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Walrus Audio Deep Six v3 Compressor Review

Walrus Audio recently released the third version of their popular Deep Six compressor. Naturally, I had to get my hands on it and see first hand how it compares to the Deep Six v2 I reviewed earlier.

The new Walrus Audio Deep Six features a Tone control which is essentially a bass roll off. This dial is centered in the middle of the top row of controls between the Level and Sustain dials. The LED used to be positioned here and is now relocated adjacent to the foot switch.

Input and output jacks are now top mounted as is the 9 volt power supply input. The footswitch is now a soft switch. Both of these are welcome enhancements in my book. The new v3 no longer has room for a 9-volt battery. Everything else remains the same.

My v2 Deep Six Compressor had a really neat textured finish. This v3 is flat gloss. Still looks great but I really did like the paint job on my v2.

The first picture below is the older v2 and the second picture shows the new v3.

As before, Walrus Audio does a great job with the packaging and case candy. Inside the box is a full color single-side manual, sticker, and metal tin containing at least 10 Walrus Audio branded picks. This time, the pedal itself is blanketed by a white satin pouch with drawstring instead of black satin pouch with drawstring. Packaging doesn't make for an exemplary product but bonus points go to Walrus for real a nice first impression.

The latest Deep Six is an OTA circuit and is inspired by the Universal Audio 1176 with the simplicity of the Ross and Dynacomp circuits. However, the Deep Six has extra controls for added versatility. There are now five controls and an LED that lights white when power is applied. In the prior version the input and output jacks were side mounted. I'm pleased that are now top mounted which makes for more space savings on a typical pedalboard setup.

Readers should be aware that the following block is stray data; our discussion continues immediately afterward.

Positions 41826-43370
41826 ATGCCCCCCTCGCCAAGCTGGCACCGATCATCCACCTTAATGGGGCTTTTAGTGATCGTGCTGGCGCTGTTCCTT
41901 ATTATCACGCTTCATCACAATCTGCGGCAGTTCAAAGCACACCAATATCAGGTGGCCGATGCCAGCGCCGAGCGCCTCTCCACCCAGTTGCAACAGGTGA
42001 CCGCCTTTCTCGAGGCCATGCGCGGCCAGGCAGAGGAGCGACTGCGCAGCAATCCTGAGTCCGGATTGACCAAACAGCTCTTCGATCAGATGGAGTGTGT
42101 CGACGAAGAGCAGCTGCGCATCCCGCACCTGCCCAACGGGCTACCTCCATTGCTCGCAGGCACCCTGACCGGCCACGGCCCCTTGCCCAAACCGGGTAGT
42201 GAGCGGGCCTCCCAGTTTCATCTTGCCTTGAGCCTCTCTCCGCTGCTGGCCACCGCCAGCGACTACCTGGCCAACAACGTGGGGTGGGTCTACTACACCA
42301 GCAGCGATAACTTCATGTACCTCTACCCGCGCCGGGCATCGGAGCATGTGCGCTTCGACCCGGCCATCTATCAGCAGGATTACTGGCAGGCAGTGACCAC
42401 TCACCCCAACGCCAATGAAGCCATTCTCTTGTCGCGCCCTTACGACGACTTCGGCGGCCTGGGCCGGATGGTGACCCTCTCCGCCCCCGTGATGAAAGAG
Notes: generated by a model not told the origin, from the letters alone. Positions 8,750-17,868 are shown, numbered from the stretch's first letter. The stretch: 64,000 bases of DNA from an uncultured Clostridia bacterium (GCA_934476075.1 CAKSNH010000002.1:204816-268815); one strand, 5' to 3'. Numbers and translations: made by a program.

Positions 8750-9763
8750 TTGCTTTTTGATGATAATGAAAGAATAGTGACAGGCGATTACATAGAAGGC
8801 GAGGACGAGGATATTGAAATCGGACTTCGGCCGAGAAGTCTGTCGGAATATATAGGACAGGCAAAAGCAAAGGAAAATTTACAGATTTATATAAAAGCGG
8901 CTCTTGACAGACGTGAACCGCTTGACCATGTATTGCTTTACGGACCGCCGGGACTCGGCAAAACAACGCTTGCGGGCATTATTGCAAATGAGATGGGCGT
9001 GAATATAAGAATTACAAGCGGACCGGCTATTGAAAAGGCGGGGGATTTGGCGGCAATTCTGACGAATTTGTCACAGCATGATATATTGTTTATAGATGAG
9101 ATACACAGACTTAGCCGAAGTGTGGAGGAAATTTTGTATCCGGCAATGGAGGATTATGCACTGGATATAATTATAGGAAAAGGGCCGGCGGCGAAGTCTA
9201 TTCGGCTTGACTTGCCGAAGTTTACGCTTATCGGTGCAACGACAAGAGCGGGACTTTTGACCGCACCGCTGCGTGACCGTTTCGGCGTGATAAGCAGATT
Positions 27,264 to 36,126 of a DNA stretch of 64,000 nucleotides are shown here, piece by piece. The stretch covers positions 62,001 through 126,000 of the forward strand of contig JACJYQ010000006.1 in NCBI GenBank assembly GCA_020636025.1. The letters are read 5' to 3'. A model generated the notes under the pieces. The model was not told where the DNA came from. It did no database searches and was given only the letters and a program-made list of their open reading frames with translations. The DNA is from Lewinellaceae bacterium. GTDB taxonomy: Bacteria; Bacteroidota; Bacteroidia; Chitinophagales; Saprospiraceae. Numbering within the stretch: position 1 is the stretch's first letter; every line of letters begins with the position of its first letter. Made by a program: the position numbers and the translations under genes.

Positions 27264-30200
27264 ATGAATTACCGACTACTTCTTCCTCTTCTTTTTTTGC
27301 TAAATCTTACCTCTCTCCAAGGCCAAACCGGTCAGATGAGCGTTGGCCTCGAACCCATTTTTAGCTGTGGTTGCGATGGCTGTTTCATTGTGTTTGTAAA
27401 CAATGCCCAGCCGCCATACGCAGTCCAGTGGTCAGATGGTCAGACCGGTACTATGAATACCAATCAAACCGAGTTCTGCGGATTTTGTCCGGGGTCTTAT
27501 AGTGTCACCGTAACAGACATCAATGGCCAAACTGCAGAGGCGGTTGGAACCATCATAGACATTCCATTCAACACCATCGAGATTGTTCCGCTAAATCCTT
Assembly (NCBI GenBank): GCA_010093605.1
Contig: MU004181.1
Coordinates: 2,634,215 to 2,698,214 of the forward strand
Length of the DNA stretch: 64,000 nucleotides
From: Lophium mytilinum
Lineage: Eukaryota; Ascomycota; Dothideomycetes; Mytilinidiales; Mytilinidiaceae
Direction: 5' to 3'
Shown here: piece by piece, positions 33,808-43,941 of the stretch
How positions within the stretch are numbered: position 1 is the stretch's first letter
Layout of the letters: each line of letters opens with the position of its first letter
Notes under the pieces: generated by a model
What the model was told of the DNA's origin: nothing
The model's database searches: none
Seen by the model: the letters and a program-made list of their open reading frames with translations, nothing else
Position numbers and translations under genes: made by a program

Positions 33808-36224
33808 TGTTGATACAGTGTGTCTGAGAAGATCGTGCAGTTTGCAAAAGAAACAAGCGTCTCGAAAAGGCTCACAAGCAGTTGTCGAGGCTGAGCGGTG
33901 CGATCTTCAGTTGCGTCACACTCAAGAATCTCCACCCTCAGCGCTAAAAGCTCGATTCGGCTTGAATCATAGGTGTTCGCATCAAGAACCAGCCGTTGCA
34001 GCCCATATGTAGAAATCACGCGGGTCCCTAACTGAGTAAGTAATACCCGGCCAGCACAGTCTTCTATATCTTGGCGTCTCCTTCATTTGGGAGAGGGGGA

The foot switch is true bypass and the quality of the pedal is excellent.

All functions perform just as they did before and you can peruse my comments here.

But what about the new tone dial? Turning it all the way counterclockwise feels the most natural when using with a bass guitar because it is the position where it leaves the bass alone the most. As you rotate the dial clockwise the effect is rolling off bass. The output definitely feels less full as you subtract bass. For bass players, I don't see a lot of value in the Tone knob. For guitar though, it is a real nice enhancement and works very well to brighten up the compression. There is plenty of range but for all but fringe cases, leaving it fully counterclockwise sounds best with bass guitars.

If you are a guitarist, definitely opt for the new v3.

Just like before, I found my favorite settings to be: • Sustain at 10:00 • Attack at 8:00 • Blend at 11:00 • Level to taste based on how I was running the pedal (in to amp, or preamp, by itself).

Adjust the Tone knob to taste and that will likely be highly variable depending on what instrument you are playing.

Though the circuit board appears different, both versions sound quite the same. The first picture below is the old circuit board including room for 9-volt battery. The second picture is the new circuit board.

The Walrus Audio Deep Six v3 Compressor requires a 9 volt power supply (not included) but the internal voltage is doubled to 18 volts for more headroom. It also has a polarity correction circuit.

I would still describe the Deep Six as pretty quiet. It is not the noisiest of compressors but definitely not the quietest either. The blend knob makes a big difference with this compressor and I found it to be very useful. The Tone knob might be useful to you depending on your application. If you seek squish, the Deep Six is a good option and the blend knob can help restore a more natural feel under heavy squash. It is a fine choice if you are looking to maximize sustain with heavy compression.

Retail price: $199


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